A Facebook post with 173,000 likes and 118,000 shares makes a number of claims about the safety and health effects of tap water. The post was written by Nitro Luke DX, a British gaming video creator with over a million Youtube subscribers, and almost 800,000 followers on Facebook.
The post, which includes an image of a pipe with brown build-up, says tap water is “the most underrated cause of disease” and describes it as “loaded with heavy metals, pesticides, fluoride [and] chlorine”. It goes on to say: “Make sure to only drink spring water. Spring water = living water.”
In fact, all the substances listed are regulated to safe levels in UK tap water.
We have written before about health claims by people with large social media followings, as well as claims about the safety of tap water.
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Tap vs spring
British tap water supplies are some of the best-rated in the world, according to a Drinking Water Inspectorate (DWI) report published in July 2023, with an “absence of any disease associated with drinking water infrastructure”. For example, overall compliance with standards for English public water supplies is at 99.97%.
‘Spring water’ usually refers to bottled water from an underground source free of pollution and disease. Tap water often comes from the same sources.
Some homes have private water supplies that may come from natural springs. For simplicity, we refer to ‘tap water’ as publicly supplied water to homes, but some homes will have water from their taps that comes from springs or other sources.
Spring water that is being produced for sale can also contain small quantities of heavy metals and pesticides, with safety limits regulated by local authorities.
Local authorities (not the DWI) have the responsibility for risk assessing private water supplies and monitoring their quality. A 2022 DWI report on private water supplies found almost 1 in 30 contained potentially dangerous levels of bacteria that may come from faecal contamination. As we mentioned, private water comes from several sources, not just spring water, so it’s unclear what the rate for spring-fed private water alone would have been.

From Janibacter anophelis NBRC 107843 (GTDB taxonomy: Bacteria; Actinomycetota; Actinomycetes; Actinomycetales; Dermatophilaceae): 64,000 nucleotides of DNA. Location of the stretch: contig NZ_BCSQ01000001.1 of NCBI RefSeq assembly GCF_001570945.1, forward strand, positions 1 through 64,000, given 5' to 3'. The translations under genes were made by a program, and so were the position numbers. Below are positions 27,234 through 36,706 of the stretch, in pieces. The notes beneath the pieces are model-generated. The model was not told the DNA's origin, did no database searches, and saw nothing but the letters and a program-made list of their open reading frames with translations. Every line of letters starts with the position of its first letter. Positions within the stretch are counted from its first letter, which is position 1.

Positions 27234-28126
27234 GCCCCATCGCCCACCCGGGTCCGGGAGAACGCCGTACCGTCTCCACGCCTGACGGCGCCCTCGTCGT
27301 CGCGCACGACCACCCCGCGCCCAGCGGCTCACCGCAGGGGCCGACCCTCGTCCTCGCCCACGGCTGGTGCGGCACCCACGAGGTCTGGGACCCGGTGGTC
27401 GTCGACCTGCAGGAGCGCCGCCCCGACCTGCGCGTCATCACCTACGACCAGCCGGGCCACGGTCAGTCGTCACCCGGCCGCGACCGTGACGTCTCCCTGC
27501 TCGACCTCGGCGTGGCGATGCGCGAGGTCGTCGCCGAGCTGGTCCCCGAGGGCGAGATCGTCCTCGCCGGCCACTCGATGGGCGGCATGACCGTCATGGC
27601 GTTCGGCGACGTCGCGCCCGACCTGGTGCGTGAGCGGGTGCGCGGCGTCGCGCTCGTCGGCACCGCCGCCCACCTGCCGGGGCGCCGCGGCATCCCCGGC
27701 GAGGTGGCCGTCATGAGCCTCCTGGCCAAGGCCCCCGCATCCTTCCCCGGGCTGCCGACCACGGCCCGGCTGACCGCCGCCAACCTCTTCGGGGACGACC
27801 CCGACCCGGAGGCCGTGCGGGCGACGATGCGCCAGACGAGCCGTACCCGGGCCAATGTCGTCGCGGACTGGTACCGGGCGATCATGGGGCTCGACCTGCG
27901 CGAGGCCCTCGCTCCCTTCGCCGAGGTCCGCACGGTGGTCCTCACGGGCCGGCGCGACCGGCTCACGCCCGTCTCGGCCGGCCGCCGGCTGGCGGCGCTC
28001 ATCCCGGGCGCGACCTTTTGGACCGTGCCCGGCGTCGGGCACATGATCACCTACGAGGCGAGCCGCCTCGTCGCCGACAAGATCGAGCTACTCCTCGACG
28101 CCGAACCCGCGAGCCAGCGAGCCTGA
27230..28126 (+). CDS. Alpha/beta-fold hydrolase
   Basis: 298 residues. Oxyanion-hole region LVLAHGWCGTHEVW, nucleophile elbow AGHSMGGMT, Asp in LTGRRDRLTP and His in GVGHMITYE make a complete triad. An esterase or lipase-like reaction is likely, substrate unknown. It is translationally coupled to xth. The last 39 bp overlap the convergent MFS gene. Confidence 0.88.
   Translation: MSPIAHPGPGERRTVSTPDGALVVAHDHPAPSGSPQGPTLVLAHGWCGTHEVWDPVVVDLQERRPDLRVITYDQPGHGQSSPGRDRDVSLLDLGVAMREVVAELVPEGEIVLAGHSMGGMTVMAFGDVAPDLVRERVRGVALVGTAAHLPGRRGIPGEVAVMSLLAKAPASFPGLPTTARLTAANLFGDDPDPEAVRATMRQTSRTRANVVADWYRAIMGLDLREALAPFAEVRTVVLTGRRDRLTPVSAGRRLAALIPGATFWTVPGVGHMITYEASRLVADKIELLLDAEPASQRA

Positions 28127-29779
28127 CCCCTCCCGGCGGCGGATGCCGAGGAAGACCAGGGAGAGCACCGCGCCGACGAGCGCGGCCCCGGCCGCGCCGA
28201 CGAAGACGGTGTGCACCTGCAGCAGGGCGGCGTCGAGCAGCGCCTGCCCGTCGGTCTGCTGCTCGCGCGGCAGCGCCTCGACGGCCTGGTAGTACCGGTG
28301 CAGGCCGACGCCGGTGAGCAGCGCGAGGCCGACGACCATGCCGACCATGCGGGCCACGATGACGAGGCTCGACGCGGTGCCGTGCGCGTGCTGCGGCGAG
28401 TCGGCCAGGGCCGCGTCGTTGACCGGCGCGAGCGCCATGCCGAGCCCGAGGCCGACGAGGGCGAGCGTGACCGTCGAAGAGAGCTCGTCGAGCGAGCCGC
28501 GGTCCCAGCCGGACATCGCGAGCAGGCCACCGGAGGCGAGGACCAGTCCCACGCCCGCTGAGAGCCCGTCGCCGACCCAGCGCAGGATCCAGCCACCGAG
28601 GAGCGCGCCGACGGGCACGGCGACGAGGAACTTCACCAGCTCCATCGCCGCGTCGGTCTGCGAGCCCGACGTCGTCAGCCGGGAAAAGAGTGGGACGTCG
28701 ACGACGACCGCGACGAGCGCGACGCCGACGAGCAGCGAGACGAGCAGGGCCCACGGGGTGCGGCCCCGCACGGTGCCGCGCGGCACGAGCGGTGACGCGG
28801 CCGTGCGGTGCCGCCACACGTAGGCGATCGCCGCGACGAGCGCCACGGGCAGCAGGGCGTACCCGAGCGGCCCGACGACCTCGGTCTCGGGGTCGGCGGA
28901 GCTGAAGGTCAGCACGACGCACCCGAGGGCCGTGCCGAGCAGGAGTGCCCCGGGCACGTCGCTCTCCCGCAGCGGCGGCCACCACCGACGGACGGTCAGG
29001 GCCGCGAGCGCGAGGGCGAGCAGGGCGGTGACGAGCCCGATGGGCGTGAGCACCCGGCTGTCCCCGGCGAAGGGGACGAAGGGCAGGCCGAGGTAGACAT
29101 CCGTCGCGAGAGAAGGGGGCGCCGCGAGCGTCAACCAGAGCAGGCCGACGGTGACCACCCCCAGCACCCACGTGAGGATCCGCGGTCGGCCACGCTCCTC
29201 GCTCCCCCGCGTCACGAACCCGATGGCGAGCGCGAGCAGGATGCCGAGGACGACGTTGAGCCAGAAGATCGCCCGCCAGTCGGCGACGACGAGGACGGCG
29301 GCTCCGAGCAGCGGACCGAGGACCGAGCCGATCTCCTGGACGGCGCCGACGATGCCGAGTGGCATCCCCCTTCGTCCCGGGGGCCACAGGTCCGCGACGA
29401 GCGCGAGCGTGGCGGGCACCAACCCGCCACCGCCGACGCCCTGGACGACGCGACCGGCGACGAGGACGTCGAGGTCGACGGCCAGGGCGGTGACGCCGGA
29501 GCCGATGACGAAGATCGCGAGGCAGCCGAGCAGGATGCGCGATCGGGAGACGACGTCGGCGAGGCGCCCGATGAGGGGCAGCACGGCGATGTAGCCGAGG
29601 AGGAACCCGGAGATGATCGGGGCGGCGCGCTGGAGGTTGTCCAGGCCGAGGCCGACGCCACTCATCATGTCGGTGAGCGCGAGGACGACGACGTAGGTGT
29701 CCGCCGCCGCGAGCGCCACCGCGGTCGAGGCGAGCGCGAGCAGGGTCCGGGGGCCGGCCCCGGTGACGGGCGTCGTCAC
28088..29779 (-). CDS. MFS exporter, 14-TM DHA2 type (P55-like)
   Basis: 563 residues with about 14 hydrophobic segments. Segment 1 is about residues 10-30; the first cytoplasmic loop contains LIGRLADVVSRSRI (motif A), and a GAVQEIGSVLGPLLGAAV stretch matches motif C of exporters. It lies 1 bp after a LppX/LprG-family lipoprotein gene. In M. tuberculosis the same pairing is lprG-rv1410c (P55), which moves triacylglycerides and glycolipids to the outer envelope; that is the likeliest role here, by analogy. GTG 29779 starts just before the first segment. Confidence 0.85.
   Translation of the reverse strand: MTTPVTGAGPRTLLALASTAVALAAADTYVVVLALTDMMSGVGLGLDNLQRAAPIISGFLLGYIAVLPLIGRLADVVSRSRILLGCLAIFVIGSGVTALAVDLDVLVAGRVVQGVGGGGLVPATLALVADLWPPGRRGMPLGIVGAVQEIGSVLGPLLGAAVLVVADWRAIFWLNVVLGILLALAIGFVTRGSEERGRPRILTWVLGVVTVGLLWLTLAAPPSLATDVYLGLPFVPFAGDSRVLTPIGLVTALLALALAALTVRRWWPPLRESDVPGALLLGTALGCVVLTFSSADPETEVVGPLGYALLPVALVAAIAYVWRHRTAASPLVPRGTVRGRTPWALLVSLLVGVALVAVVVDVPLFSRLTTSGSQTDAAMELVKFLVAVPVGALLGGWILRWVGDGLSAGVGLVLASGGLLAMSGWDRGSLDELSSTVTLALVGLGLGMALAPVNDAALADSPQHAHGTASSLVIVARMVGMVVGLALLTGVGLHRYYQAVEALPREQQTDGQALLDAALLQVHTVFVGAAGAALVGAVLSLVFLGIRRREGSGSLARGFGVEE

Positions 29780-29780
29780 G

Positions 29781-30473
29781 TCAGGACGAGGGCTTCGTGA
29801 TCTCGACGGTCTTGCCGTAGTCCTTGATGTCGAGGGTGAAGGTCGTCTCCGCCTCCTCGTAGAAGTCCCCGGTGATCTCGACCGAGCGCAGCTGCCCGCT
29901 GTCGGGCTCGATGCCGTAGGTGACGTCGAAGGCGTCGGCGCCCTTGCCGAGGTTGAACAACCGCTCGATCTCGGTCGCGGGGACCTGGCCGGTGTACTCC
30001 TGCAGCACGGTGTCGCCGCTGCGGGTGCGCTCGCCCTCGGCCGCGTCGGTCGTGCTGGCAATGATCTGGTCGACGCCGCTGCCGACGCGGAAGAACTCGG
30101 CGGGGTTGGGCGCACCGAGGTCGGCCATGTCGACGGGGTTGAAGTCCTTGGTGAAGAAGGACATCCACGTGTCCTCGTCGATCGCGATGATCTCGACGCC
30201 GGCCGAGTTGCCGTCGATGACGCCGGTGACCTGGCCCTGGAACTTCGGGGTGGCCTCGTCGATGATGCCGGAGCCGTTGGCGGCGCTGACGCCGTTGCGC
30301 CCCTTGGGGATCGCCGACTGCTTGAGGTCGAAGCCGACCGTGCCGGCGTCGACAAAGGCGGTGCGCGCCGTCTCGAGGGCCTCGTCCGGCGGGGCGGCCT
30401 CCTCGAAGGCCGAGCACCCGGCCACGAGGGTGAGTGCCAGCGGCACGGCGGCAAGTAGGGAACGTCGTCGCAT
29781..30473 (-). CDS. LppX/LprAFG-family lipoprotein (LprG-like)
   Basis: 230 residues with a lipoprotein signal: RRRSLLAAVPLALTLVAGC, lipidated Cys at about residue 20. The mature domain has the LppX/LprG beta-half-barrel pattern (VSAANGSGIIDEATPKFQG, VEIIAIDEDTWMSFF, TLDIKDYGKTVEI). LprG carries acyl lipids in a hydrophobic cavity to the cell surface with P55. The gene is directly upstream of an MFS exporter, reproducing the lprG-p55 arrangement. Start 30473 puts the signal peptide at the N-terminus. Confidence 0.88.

Tap water in the UK can have issues with sediment from older pipes, which should be apparent by changes to colour, smell or taste. Water suppliers can be contacted should this occur in order to deal with any issues, with customers advised not to drink discoloured water.
The DWI reports that buildup can occur in water pipes due to older pipes and historical processing methods, but that maintenance, refurbishment and replacement are ongoing.
This doesn’t mean that tap water is generally unsafe to drink, but the DWI says: “If your tap water is suddenly discoloured, you should not assume that it is safe to drink until you have sought advice from your water supplier.”
Fluoride is a naturally occurring mineral that can help prevent tooth decay. It is present in commercial toothpastes and can be added to water supplies for this purpose. It is a common subject of false claims.
Tap water in the UK is not all fluoridated. Some areas in England have fluoride added to the water but Scotland, Northern Ireland and Wales do not.
Tap water and some bottled water will contain small amounts of fluoride even if it is not added, as it is a naturally occurring mineral.
Chlorine is used as a water disinfectant. It is safe within the regulated limits for tap water and is a proven public health measure.
Heavy metals can be toxic for humans in large enough doses. They occur naturally, but in recent years steps have been taken to reduce exposure by removing heavy metals like lead from products such as petrol and paint.
The DWI says that “lead is not present in the water within our wider public water supply network”, but tap water can be contaminated by pipes inside the home. The installation of lead water pipes was made illegal in the UK in 1969, but older houses may still have them in place. Brass fittings can also leak lead and illegal use of lead solder for water pipes does occur.
Pesticide exposure has been linked to disease in humans, but it is not clear what the effects of normal exposure are, if there are any. Pesticide use can cause pollution that contaminates the environment, including sources of water.
Compliance with the safety limits for these substances set by the government and enforced by the DWI is close to 100% for public water suppliers in England, Wales and Northern Ireland. Scotland has similar compliance levels for the parameters set by the Drinking Water Quality Regulator for Scotland. Some campaign groups have argued that the DWI may underestimate the presence of lead in tap water.
What about the image?
The post includes an image of a pipe with brown buildup, and the caption says: “This is what a tap water pipe looks like that brings water to your house.”
However, this is not an image of a pipe in the UK.
The original source appears to be a 2017 Facebook post by the Metropolitan Waterworks Authority in Bangkok, Thailand. The image has been used widely on social media before, for example in posts that wrongly claimed it came from Sri Lanka or Africa.
We have contacted Nitro Luke DX but have not received a response at the time of writing.
Featured image courtesy of Kaboompics.com